CAA Passed Exactly An Year Later

It is very interesting that the Citizenship Amendment Bill was passed by Lok Sabha, exactly a year later, on 10 December 2019. A day before, it was introduced in Lok Sabha, and a day later it was passed in Rajya Sabha. The President gave his assent on 12th December 2019 and it was notified on the Gazette the same day. The Act is yet to come into force.

Offends Secular Colour: Warning By Division Bench

But, it is pertinent to point out here that, on 24th May 2019, the Division Bench of Chief Justice Mohammed Yakoob Mir and Justice H S Thangkhiew observed that the judgment by Justice Sen was "legally flawed and inconsistent with constitutional principles". While setting aside the judgment, the bench had said thus:

So far as the observations and appeal for legislation are concerned, judgment impugned has travelled beyond the pleadings. The observations and directions being not in-conformity with law, in-consistent with constitutional principles and being superfluous in the context of the memo of writ petition and provisions of the Constitution shall have to be ignored, as such shall be treated as non est.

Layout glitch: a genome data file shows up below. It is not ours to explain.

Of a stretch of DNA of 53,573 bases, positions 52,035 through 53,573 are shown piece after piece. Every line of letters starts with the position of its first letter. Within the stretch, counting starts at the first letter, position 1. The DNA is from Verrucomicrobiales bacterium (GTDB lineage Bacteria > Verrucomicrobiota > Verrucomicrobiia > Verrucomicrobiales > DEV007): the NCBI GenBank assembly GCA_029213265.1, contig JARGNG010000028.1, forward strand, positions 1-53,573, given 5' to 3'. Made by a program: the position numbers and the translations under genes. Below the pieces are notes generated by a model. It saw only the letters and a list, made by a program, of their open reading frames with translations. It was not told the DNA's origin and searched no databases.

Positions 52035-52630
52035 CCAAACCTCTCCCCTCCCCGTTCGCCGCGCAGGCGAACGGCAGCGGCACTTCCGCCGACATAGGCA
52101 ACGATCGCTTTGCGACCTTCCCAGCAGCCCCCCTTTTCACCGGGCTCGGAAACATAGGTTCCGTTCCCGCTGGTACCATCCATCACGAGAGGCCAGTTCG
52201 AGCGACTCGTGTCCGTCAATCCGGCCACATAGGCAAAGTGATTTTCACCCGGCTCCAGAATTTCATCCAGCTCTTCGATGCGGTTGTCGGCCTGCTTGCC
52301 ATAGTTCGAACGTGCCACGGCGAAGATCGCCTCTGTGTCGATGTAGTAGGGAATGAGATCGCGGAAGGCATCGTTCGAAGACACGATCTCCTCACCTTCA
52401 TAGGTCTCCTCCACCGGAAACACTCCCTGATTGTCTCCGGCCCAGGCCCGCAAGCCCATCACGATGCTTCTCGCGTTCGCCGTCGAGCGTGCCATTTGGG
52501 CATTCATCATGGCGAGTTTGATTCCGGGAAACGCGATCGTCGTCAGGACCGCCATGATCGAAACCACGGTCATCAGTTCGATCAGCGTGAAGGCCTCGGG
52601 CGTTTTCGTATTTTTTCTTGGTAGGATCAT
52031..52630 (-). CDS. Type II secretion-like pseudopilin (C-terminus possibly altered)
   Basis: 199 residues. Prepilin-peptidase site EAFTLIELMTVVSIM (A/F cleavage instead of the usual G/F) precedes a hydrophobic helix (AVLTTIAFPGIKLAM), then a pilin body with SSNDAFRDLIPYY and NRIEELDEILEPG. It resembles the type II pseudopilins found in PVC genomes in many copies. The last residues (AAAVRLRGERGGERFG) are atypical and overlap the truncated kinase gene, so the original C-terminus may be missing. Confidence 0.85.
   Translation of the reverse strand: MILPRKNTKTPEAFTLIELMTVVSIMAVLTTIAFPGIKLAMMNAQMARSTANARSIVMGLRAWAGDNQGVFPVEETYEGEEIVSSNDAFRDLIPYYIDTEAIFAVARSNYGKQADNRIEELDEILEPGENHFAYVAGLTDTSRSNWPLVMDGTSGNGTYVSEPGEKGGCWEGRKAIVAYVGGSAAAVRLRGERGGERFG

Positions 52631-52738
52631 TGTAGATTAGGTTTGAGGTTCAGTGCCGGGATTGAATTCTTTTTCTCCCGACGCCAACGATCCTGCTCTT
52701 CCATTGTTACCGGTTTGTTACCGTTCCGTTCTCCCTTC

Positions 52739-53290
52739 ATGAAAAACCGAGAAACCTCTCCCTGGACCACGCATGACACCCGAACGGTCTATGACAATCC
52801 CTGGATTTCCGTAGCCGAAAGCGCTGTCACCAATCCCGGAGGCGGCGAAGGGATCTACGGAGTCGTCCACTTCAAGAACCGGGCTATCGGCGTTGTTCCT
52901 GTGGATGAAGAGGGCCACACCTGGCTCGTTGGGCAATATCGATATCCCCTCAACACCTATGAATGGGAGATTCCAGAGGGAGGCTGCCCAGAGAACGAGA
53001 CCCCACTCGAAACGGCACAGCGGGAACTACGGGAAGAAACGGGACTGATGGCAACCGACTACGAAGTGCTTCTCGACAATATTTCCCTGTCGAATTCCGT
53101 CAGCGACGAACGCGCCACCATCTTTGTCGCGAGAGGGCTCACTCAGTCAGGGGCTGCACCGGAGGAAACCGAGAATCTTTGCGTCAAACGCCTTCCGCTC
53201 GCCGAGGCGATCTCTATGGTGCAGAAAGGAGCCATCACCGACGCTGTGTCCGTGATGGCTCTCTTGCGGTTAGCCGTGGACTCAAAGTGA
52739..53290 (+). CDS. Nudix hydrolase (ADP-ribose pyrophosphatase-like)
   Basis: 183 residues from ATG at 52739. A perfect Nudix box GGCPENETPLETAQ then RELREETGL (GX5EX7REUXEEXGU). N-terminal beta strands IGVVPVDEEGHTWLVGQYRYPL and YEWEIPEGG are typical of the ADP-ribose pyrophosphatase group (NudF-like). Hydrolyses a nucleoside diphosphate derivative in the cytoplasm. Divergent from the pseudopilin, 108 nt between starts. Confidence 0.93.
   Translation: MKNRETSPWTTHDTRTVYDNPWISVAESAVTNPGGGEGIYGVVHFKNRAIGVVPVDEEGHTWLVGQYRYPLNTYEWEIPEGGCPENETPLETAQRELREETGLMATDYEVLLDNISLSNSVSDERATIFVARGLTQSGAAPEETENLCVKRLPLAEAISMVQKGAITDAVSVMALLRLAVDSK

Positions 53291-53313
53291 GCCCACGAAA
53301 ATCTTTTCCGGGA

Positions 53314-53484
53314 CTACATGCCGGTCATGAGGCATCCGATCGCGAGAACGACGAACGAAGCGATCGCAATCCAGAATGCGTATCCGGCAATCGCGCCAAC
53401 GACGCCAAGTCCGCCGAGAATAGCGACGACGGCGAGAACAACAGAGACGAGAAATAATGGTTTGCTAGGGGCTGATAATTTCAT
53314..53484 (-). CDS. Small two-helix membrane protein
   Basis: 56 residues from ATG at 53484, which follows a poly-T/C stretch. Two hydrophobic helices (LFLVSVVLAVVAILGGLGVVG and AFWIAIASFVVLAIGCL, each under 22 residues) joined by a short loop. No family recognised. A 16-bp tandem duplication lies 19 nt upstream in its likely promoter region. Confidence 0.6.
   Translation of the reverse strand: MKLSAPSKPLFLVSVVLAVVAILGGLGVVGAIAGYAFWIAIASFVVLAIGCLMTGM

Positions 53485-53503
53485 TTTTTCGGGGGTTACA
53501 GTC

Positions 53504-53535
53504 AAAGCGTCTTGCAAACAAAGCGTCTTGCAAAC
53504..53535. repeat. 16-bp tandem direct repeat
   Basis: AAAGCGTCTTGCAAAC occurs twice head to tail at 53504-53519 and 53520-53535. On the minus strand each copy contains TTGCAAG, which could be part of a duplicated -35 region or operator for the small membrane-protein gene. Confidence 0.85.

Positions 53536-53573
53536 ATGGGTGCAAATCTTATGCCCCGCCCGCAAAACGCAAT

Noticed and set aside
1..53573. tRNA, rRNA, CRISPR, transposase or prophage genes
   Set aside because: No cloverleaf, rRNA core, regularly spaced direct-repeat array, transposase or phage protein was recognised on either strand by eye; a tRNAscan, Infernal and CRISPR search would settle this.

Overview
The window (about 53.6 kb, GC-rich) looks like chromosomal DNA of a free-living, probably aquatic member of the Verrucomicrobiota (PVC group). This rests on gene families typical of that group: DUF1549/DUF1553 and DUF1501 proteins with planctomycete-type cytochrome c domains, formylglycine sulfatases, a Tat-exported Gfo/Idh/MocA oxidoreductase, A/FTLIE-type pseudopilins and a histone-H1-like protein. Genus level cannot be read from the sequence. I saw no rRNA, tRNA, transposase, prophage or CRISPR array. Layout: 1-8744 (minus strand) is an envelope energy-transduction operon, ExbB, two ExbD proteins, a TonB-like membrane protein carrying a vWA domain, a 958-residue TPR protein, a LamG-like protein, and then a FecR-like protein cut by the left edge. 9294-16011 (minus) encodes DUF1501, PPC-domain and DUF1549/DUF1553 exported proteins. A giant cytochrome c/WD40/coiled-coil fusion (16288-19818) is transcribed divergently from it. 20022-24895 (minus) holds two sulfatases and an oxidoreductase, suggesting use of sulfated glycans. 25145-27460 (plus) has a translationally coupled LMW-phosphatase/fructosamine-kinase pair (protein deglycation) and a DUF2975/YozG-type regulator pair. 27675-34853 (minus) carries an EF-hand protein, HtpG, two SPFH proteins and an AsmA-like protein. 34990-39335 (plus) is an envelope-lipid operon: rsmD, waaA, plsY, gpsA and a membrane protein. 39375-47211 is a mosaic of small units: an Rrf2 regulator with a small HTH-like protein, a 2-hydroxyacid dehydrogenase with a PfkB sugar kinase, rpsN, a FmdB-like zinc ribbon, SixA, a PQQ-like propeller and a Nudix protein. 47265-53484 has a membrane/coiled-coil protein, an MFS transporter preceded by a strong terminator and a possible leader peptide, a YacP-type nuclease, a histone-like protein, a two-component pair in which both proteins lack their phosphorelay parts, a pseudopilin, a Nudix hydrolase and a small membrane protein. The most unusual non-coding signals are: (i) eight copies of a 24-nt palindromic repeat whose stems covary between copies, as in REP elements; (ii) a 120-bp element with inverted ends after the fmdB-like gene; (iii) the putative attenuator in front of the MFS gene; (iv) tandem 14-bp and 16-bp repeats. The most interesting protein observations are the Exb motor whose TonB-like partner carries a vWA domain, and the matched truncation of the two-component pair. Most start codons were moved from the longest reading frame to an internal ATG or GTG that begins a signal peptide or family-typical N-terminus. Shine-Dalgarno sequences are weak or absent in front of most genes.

On the 'request' made by Justice Sen to the Centre, the bench remarked thus:

Learned Advocate General was right in contending that in exercise of writ jurisdiction even otherwise direction for any policy framing is impermissible. According to him, in effect, while referring to the different faiths, observations have been made to bring a law so as to safeguard the interest of Hindus, Sikhs, Jains, Buddhists, Christians, Parsis, Khasis and Garos who have already come to India and who are yet to come from Pakistan, Bangladesh and Afghanistan as well as persons of Indian origin who are residing abroad. These were not the issues at all and have a colour of offending secular colour of the country and the provisions of the Constitution of India. 

A petition filed in early 2019 is still pending before the Supreme Court which seeks removal of the observations made by Justice Sen in his judgment. Now, more than fifty writ petitions are pending before the Supreme Court challenging the Citizenship Amendment Act, 2019. The Amendment Act endorses, though not fully, the idea mooted by Justice Sen in his judgment, which was later set aside by the Division Bench. Perhaps the Supreme Court should decide both, i.e. the petition seeking removal of Justice Sen's observations and the set of petitions challenging CAA, together.